CUPE Ontario and its Aboriginal Council wish to express our heartfelt sorrow and condolences to the family of Colten Boushie, his friends and all Indigenous peoples. The killing of Colten Boushie and the failure to convict the person who killed him is another stain on Canada’s justice system and how it deals with Indigenous peoples.
Canada’s justice system does not work for Indigenous peoples. Their representation as police officers, prosecutors, judges, and on juries is almost non-existent in our system. Indigenous culture and values are not represented in Canada’s “rule of law”.
The failure of Canada’s justice system is another example of the societal injustices Indigenous peoples face. Residential schools, the 60’s scoop, the failure to investigate missing and murdered aboriginal women and girls, the lack of adequate education funding for Indigenous children, the violation of treaty rights, imprisonment rates, lack of clean water on reserves, and crippling poverty are evidence of Canada’s discriminatory approach to Indigenous peoples.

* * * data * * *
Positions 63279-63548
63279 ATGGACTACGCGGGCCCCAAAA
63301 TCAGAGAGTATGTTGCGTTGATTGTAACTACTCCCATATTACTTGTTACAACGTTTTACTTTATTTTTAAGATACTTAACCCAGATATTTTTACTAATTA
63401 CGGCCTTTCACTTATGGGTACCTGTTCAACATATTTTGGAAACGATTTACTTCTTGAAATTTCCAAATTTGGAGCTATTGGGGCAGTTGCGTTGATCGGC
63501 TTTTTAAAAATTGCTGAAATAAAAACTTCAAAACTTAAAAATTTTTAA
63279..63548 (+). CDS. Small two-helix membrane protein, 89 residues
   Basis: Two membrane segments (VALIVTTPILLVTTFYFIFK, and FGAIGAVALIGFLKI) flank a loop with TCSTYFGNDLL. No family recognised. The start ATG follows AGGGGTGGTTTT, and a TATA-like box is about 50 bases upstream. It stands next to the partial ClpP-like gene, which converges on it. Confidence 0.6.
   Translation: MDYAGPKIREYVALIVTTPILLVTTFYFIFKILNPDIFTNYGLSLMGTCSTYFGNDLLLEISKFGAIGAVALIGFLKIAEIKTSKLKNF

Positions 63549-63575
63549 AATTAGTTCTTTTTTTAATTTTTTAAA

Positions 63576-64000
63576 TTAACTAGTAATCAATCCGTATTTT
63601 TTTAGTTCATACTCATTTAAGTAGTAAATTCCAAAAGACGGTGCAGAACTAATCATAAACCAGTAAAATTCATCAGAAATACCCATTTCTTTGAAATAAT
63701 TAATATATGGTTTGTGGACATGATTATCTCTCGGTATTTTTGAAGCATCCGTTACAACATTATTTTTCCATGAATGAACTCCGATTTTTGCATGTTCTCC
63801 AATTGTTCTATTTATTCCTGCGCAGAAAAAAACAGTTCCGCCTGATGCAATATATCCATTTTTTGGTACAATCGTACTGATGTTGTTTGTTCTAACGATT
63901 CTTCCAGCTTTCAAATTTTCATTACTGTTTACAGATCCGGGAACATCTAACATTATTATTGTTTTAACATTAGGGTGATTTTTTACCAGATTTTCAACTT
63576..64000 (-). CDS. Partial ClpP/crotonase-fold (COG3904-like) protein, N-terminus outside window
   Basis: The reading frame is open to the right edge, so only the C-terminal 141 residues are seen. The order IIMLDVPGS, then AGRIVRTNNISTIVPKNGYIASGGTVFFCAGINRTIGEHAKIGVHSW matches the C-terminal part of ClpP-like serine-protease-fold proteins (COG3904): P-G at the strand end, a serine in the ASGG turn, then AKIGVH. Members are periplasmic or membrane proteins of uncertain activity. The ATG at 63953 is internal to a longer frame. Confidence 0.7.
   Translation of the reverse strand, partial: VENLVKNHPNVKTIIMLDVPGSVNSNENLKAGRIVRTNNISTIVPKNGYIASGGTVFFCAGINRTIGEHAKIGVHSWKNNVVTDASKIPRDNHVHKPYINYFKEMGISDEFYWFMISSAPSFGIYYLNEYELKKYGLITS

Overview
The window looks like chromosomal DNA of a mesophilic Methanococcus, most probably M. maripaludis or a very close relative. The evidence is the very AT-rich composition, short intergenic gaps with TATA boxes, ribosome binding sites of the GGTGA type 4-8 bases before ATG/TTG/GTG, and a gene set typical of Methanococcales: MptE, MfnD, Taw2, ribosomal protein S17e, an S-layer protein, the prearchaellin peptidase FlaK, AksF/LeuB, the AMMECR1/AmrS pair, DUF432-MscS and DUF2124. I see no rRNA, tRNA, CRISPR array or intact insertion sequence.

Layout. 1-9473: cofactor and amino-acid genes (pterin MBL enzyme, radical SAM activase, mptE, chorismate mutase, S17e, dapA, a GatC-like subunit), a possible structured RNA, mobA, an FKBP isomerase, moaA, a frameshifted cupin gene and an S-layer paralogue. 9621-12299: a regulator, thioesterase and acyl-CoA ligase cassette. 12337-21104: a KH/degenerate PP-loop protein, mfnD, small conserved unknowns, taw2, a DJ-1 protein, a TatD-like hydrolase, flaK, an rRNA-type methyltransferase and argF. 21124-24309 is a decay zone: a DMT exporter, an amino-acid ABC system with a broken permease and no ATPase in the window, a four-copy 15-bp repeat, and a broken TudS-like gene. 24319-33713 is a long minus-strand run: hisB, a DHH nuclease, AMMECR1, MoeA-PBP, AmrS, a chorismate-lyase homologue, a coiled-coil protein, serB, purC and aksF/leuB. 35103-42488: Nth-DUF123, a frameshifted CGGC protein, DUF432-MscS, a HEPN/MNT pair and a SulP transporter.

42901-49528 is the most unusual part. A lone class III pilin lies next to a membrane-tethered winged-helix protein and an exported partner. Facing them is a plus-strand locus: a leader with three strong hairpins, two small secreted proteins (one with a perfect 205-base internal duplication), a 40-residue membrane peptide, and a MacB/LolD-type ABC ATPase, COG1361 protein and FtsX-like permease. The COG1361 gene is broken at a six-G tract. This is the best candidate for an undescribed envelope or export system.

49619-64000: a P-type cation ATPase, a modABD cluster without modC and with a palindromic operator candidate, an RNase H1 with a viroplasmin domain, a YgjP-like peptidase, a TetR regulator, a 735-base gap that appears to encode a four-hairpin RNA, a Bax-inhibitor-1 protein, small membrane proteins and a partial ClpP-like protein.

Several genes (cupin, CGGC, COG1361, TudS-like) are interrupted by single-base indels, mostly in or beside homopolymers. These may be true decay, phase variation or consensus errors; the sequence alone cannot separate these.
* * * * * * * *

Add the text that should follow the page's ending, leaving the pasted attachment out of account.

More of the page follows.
Radical change needs to happen in Canada’s relationship with Indigenous peoples.
CUPE Ontario’s Aboriginal Council calls on the government of Canada to reform our justice system so that it reflects the culture and values of Indigenous peoples. We need to work toward the creation of an Indigenous peoples’ justice system and to end the practice of peremptory challenge that was used by the defence in the Colten Boushie trial to exclude Indigenous peoples from the jury resulting in an all-white jury. Changing the jury selection process so that it does not discriminate was an action that Justice Murray Sinclair called for back in 1991. Five years ago, former Justice Frank Iacobucci also recommended that Ontario urge the federal government to end peremptory challenges.
It is time for change and CUPE Ontario and the Aboriginal Council will continue to fight for the changes necessary to ensure Indigenous peoples get justice.